Bangladeshi security forces have arrested the leader of an Islamic militant group accused of involvement in deadly bombings that killed more than 30 people last year. His arrest comes days after another top militant was taken into custody. Both men are accused of leading a violent campaign to impose Islamic law in Bangladesh.
Officials say the second-in-command of the outlawed Jamaat-ul-Mujahedin group, Siddiqul Islam, was detained in a remote village in Mymensingh district following a half-hour gun battle early Monday. They said Islam was injured when his supporters hurled bombs and opened fire after police surrounded his hideout. He was taken to hospital for treatment.
Islam was arrested five days after the detention of Jamaat-ul-Mujahedin's top leader, Shaikh Abdur Rahman. The two have been described as the brains behind a violent campaign that aimed at replacing Bangladesh's secular system with strict Islamic law.
The violence intensified when coordinated explosions went off across the entire country last August. A wave of suicide bombings followed, prompting authorities to launch a massive drive to hunt the two men down.
Ajay Sahni, Executive Director of the Institute of Conflict Management in New Delhi, says the arrests suggest that the government is finally getting tough on terrorism.
"At this stage I would say this is extremely significant couple of catches…. They suggest that there is some current intent on the part of the Bangladesh government to get these people under control."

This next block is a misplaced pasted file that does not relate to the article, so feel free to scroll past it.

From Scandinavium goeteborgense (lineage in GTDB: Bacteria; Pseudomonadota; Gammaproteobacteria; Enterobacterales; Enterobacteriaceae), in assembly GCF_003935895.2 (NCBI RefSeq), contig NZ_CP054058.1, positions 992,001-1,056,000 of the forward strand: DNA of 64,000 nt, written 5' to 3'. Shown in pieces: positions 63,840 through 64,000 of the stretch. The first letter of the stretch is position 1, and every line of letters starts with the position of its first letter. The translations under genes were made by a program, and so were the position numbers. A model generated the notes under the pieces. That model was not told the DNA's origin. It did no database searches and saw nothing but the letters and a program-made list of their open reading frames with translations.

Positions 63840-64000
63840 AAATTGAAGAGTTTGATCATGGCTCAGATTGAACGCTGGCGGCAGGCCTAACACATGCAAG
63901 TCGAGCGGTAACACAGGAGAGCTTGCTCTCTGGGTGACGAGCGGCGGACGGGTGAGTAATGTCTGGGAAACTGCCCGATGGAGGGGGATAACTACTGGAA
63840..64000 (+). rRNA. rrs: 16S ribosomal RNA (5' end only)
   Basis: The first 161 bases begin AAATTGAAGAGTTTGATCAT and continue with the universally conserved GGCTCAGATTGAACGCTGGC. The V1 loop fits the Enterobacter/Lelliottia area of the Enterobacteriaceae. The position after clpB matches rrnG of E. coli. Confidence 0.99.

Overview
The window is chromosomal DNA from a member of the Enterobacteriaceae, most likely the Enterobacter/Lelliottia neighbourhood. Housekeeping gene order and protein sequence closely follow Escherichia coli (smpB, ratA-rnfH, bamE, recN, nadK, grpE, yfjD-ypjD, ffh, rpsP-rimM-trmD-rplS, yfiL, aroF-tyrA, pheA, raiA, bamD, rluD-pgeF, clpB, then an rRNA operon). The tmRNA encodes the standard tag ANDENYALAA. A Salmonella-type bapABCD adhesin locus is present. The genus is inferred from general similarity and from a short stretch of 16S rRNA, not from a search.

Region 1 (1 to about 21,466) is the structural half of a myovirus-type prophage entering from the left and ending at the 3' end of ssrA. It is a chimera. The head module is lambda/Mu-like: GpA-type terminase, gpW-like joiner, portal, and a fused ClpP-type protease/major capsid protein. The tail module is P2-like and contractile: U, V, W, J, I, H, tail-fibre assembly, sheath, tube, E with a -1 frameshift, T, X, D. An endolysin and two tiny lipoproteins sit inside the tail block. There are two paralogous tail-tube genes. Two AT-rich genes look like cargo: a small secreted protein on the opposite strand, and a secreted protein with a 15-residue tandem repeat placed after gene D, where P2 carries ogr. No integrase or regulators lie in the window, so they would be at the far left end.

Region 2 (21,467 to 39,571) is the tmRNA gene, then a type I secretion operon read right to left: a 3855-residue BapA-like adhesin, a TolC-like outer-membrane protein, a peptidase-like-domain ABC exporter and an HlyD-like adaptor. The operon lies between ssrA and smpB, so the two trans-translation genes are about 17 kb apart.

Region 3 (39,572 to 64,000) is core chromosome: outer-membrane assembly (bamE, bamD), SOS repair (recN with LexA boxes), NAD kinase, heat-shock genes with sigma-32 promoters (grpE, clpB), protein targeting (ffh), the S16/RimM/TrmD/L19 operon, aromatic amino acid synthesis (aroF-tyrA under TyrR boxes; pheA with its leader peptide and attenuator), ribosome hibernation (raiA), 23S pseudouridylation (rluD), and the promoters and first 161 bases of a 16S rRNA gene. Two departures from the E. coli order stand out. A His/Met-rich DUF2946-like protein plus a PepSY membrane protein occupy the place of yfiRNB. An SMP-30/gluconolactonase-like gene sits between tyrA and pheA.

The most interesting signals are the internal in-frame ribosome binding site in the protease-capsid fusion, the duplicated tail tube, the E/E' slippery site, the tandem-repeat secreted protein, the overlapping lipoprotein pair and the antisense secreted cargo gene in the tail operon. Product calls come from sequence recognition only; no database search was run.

But Mr. Sahni says concerns about the growth of Islamic terrorism in Bangladesh will only be allayed if justice is quickly served on the two militants. He points out that Islam and Rahman have already been sentenced in absentia by a Bangladeshi court to 40 years in prison for a bomb attack that killed two judges last year.
"We have to basically wait and see what is done to these people. Are they brought to conviction? They have already been convicted. Are they brought to punishment, are the sentences against them executed, is there a serious effort - or is this (just) something being done under enormous international pressure?"
In the past, Bangladeshi authorities have been accused of not doing enough to curb the extremists, largely because of the presence of hard-line Islamic parties in the ruling alliance.
But the outcry that followed last year's bombings both at home and overseas prompted the government to promise swift action against the militants.